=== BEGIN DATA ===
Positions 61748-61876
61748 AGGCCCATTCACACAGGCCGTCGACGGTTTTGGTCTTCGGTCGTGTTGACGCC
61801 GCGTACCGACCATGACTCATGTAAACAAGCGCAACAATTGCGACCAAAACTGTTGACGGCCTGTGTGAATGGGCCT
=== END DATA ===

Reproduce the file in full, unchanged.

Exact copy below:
Positions 61748-61876
61748 AGGCCCATTCACACAGGCCGTCGACGGTTTTGGTCTTCGGTCGTGTTGACGCC
61801 GCGTACCGACCATGACTCATGTAAACAAGCGCAACAATTGCGACCAAAACTGTTGACGGCCTGTGTGAATGGGCCT